The following letter has been posted (NZ Post mail) to all NZ MP’s
Parliament will debate the third reading of the Marriage [Definition of Marriage] Amendment bill on Wednesday 17 April to include same sex couples. Should Parliament pass this controversial and socially destructive bill it will threaten religious freedom in New Zealand.
Labour MP, Louisa Wall told Parliament when she introduced her bill “What my Bill does not do is require any person or Church to carry out a marriage if it does not fit with the beliefs of the celebrant or the religious interpretation a church has.” The bill that was passed by the select committee provides no such protection for the conscience. Parliament passed the bill at its second reading with no such protection. They have confirmed that the same-sex marriage bill will not protect the consciences of those administering places of faith. They will be legally obliged to host ‘same-sex weddings’ if their facilities are available to the general public. There is no legal protection for the consciences of marriage registrars and marriage celebrants who are not part of approved mainline churches or approved organizations, they will be unable to refuse a request to marry a same-sex couple by reason of the same-sex of the couple.
This Bill will provide a culture of coercion whereby celebrants or registrars that don’t fall within the exemptions will not be lawfully able to refuse to perform a same-sex marriage by reason of the same-sex of the couple. This proposed Select Committee amendment undercuts Louisa Wall’s assurances to Parliament and provides a much narrower exemption than that provided by the New Zealand Bill of Rights Act which states that everybody has the right of freedom of religion and belief, and the right to manifest that belief or view.
SUMMARY of Legal Opinion
Q1: Will marriage celebrants, marriage registrars and ministers of religion (who are also marriage celebrants) be forced to solemnise same-sex ‘marriages’ even if to do so would be contrary to the religious beliefs of the marriage celebrants, marriage registrars and ministers of religion?
PROTECTED (a) A marriage celebrant (who is a minister of religion recognised by a religious body enumerated in Schedule 1) or a celebrant (who is a person nominated to solemnise marriages by an approved organisation) will be able lawfully to refuse to solemnise a marriage if solemnizing that marriage would contravene the religious beliefs of the religious body or the religious beliefs or philosophical or humanitarian convictions of the approved organisation.
NOT PROTECTED (b) A marriage celebrant (who is a minister of religion recognised by a religious body enumerated in Schedule 1) or a celebrant (who is a person nominated to solemnise marriages by an approved organisation) will not be able lawfully to refuse to solemnise a marriage if the religious body or the approved organisation endorsed same sex marriage.
UNCLEAR(c) It is unclear what will be the position of a marriage celebrant (who is a minister of religion recognised by a religious body enumerated in Schedule 1) or a celebrant (who is a person nominated to solemnise marriages by an approved organisation), where the approved religious body or organisation is split on the issue of same sex marriage or refuses to adopt an official position on the issue.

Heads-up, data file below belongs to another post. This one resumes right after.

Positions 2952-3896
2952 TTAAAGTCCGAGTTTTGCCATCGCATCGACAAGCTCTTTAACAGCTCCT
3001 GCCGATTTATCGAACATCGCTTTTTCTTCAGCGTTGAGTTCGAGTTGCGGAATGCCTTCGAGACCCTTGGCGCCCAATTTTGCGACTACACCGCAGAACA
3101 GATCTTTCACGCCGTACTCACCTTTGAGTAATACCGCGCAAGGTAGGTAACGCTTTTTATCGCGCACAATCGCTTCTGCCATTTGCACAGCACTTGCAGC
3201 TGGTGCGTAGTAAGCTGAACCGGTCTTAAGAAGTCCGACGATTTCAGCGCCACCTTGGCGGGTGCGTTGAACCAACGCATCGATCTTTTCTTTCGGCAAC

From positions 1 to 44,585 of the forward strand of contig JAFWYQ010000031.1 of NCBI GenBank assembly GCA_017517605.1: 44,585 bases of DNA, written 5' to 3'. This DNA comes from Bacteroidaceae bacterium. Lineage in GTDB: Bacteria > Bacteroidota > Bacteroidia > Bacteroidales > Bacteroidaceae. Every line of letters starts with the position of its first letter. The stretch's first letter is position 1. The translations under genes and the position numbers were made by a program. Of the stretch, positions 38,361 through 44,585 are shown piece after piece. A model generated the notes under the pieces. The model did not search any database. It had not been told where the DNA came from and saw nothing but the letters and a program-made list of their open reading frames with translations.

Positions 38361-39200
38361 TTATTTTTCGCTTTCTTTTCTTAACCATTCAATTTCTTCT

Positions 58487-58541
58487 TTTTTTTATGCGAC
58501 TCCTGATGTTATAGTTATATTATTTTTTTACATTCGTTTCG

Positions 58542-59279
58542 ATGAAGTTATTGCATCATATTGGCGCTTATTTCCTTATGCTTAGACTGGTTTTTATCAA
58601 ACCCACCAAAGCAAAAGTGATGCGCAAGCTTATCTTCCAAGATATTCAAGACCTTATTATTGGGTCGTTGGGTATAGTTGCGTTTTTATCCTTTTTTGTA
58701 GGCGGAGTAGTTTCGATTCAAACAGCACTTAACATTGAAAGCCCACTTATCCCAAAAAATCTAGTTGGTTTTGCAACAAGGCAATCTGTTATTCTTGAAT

(d) (i) Independent marriage celebrants (ie who are not celebrants within (a) above) will not lawfully be able to refuse to solemnise a same sex marriage even if solemnising that marriage would contravene their religious beliefs or conscience.
(ii) Marriage registrars will not lawfully be able to refuse to solemnise a same sex marriage even if solemnising that marriage would contravene their religious beliefs or conscience.
Q2: Will temples, mosques, synagogues, churches and other places of worship be required to be used to solemnise same-sex ‘marriages’?
(e) Church ministers, marriage celebrants, church elders (or persons or entity) supplying their churches (or temples or mosques or synagogues) to the public will be in breach of the Human Rights Act 1993 and acting unlawfully, if they refuse to supply their churches to a couple seeking to be married, by reason of the same sex of the couple..
Same Sex Marriage: The impact on schools
We are concerned at the following consequences.
· Compulsory teaching of same sex marriage.
· Dismissal of teachers with a conscientious objection to teaching about same sex marriage,
· No opt out for private and faith based schools.
· Further promotion of homosexual activity in schools.
· Parents undermined.
Our conscience is of fundamental importance, every citizen has the right to freedom of religion and the right to manifest that belief. It should be a matter of grave concern for Members of Parliament that the proposed legislation will trample over the conscience of Church ministers, marriage celebrants and others.
The institution of marriage was defined by our Creator as being exclusively for one man and one woman. Right to Life requests that you uphold the common good, protect the conscience rights of citizens and protect religious freedom by voting to defeat the Marriage Amendment Bill of Louisa Wall at its third reading.